Can you walk us through a typical day of Super Bowl weekend?
Breakfast meeting, 2-3 meetings right after, meet a client for lunch, bring broadcast client to meet potential employee, downtime ( an hour to recharge battery), a cocktail before dinner, dinner with my favorite business associate, and then straight to bed. No more late-night parties…too old!
You have watched your clients evolve from some of the best players on the field to the best announcers in the booth. In what ways has your business/role evolved with the players, and what has stayed the same?
From an evolution standpoint, the first word I think of is maturity. Both for my clients and myself. What I mean by that is as time has gone on, and my clients have transitioned from being on the field to the broadcast booth, they have matured not only professionally, but personally as well. Most, if not all, have gone from “jocks” to broadcasters to businessmen to grandparents and so on. You see life a little differently as you get older and happy to say being successful as well.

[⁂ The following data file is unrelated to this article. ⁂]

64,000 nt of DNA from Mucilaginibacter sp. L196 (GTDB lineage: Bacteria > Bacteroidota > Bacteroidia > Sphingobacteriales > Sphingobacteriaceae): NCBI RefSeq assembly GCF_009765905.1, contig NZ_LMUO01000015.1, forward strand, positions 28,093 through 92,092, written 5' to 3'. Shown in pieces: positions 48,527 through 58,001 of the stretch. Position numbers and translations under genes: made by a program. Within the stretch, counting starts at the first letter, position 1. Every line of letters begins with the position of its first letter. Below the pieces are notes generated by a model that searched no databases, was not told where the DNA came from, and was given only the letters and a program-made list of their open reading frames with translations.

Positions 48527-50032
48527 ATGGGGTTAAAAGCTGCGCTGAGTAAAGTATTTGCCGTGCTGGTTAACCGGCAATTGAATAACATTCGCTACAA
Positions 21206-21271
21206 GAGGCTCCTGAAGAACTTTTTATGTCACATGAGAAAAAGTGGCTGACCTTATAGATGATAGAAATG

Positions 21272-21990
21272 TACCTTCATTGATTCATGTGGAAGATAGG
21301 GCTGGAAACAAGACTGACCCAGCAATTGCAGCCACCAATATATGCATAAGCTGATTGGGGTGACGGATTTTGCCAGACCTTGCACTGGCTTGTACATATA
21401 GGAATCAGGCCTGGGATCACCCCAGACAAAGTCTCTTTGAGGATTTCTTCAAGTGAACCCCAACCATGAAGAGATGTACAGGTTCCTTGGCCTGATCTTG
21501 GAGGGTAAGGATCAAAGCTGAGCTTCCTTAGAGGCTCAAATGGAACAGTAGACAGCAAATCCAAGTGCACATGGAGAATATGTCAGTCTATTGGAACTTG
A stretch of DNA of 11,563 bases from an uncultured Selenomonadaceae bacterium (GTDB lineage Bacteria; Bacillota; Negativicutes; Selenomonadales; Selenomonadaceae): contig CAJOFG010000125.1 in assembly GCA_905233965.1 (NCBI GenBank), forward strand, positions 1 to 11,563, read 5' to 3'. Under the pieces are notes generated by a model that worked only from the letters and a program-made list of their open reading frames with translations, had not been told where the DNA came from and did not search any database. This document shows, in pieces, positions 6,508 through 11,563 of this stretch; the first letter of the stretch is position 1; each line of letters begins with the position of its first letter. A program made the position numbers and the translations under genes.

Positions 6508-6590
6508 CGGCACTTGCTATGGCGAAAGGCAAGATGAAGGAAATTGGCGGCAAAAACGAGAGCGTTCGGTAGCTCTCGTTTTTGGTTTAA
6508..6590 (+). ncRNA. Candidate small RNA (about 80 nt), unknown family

As for myself, I have matured in the way I do my business, how I listen to my client’s needs, not making everything about business (I really enjoy being part of their lives in and out of the booth), and making it a family atmosphere type of representation. One of the things I am most proud of is the length of time I have represented some of my clients. 28, 28, 24, 21, 20, etc are the number of years I have represented certain clients. Not the normal in our industry.
You’ve been going to the Super Bowl for 32 years. How has your experience changed over time?
Less is more. I have found out if you go to the Super Bowl with a set game plan on who you want to meet, you are much more effective for your clients instead of if you just wing it. Of course, you need to be flexible when a certain meeting or two pop up, but you need to stay as close to your original game plan as possible.
Tell us about your craziest Super Bowl memory.
Back in January of 1995, we were representing 49ers Super Bowl Quarterback Steve Young. My partners Frank Vuono and Fred Fried, alongside their wives, and mine, Stefanie, had seats on the 50-yard line at Joe Robbie Stadium in Miami. Steve threw for over 300 yards and a SB record 6 touchdowns and was named game MVP. After the game, Frank and I had passes to get us in the locker area, but when the 49ers owner Eddie DeBartolo saw us he pulled us into the locker room. By that time most of the players had showered and left, but Steve was still in his uniform by this locker. When he saw us he got up and gave us a big hug and started to cry out of the relief that he finally won the SB as he had played for years in the shadow of the former 49er legend Joe Montana.